I chose a career in nursing because I wanted to make a difference. I now work as a Team Leader for a children’s hospice. Whenever I say this, people often assume it’s a really sad job. I can understand why people would think this; my feelings before I started working in children’s palliative care were that it would be very daunting and emotionally straining. I was worried about being able to provide the best possible care to these families and their children; just looking after a child that was nearing their end of life felt like it was a huge thing for me to take on.
I know now from working in this sector that palliative care is not doom and gloom; we are here to make a difference and make memories that families will cherish for ever.
Choosing children’s palliative care
I was already a nursery nurse but wanted more of a challenge and wanted to make a difference to children that were seriously ill that’s when I decided to embark on a children’s nursing career. At first I worked in the hospitals on the paediatric wards and then I joined a palliative care community team looking after children at end of life and offering them respite at home. It was after this experience I decided I really wanted to specialise in children’s palliative care. When I did palliative care in the community before I applied for a job at Children’s Hospice South West it was just being with those families and trying to help them and get them the care they needed that made me want to specialise. I wanted to be there for families when they needed somebody at the most vulnerable time in their lives.
It’s very different and very varied
Every child is an individual and they all have different needs. There’s the medical side but there’s also looking at how you might play with a child with sensory needs, taking a child with a ventilator in the Jacuzzi. You also play, you get on a bike and you ride around. Or you make messy play pictures and take them to the cinema. It’s very different and very varied. And, what’s surprised me the most about the nursing skills needed in the role is also the variety. And there is plenty of opportunities to increase your nursing skills and competencies through conferences, educational courses, in-house and external training and on the job education and support. The team work amazingly well together and we learn from each other; it’s very multi-professional. There is also opportunity for you to increase your skills in a variety of areas such as dealing with children with behaviour difficulties and how to get the most out of play for children with sensory impairment.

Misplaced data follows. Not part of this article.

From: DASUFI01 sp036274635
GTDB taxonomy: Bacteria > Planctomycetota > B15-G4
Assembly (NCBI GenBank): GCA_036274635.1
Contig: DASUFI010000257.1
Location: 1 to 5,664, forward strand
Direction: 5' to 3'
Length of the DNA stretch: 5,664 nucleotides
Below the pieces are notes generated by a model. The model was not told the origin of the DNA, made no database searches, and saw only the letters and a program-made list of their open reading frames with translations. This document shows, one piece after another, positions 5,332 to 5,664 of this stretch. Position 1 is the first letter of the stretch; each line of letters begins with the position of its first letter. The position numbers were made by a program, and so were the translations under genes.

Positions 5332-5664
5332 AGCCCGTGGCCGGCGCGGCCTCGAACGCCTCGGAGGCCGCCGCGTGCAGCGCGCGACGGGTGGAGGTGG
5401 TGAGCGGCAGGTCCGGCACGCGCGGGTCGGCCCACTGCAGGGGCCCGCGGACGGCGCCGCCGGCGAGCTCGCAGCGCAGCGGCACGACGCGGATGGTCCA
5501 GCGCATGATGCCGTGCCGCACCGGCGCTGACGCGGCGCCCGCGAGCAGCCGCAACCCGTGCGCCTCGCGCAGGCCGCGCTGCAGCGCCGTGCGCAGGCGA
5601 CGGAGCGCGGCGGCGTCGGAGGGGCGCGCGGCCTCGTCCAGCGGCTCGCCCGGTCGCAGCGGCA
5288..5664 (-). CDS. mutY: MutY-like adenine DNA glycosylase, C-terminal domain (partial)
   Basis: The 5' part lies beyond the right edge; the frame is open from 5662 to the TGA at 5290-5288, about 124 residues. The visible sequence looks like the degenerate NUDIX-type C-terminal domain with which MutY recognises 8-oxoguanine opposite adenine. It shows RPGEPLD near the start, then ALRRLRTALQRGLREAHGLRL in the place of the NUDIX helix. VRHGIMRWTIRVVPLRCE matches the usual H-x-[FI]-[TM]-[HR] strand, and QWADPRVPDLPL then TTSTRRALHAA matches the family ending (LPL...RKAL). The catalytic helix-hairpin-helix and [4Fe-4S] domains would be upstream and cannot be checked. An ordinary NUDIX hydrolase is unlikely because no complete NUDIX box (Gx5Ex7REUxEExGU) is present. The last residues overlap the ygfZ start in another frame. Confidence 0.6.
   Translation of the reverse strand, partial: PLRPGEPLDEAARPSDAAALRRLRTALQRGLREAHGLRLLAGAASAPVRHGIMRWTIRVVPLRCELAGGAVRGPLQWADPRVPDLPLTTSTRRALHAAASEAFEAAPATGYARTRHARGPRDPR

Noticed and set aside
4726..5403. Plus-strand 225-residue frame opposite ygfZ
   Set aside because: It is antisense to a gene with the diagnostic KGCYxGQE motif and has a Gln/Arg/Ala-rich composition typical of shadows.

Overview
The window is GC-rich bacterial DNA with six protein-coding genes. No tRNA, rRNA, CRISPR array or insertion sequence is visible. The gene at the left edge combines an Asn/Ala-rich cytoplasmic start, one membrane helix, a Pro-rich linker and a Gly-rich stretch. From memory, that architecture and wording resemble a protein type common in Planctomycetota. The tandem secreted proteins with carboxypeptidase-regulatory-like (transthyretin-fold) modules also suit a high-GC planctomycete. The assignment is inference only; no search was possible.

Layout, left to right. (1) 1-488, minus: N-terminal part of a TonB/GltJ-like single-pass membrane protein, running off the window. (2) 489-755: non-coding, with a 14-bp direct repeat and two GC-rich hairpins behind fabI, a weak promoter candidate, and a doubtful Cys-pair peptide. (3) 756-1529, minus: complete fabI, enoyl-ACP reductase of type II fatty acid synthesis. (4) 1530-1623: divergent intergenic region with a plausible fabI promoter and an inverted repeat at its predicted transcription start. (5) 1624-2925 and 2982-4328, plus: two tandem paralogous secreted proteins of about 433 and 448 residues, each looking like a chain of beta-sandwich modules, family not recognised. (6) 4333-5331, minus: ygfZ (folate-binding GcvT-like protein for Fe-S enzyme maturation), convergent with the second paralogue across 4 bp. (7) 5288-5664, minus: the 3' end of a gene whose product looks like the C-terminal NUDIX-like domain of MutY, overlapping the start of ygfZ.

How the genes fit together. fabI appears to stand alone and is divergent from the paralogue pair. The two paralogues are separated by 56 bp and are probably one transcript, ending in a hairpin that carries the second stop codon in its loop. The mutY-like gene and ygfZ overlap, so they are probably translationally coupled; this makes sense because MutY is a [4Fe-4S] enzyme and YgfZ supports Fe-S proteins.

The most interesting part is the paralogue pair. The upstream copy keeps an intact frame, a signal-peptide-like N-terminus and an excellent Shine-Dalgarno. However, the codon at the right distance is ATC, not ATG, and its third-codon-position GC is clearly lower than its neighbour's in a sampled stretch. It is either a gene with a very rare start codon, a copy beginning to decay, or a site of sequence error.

There is also an increasing need for different roles within palliative care and the opportunity for career progression. There is now the opportunity to work within a hospice setting, within the community and in the hospital. You also have the opportunity within all of these settings to become team leaders and senior nurses within the specialised area of palliative care.
An amazing experience
I feel very privileged to work with these families at the most difficult time. It’s not just about looking after children at their end of life, it’s about looking after them throughout their journey. The relationship you have with families is really important; you work with them to give them the support and care their child needs.
You can be that nurse
Some of these families you’ve known for a really long time and for me, to be there and be there for that child and their family makes me just want to my job even more. I’m so glad to have dedicated my career to this sector – It’s amazing, challenging and a privilege all wrapped up into one. I’d say to any nurse: try it, it’s a really rewarding career. I can’t see myself doing anything else.
It’s an amazing job, what else can I say? #YouCanBeThatNurse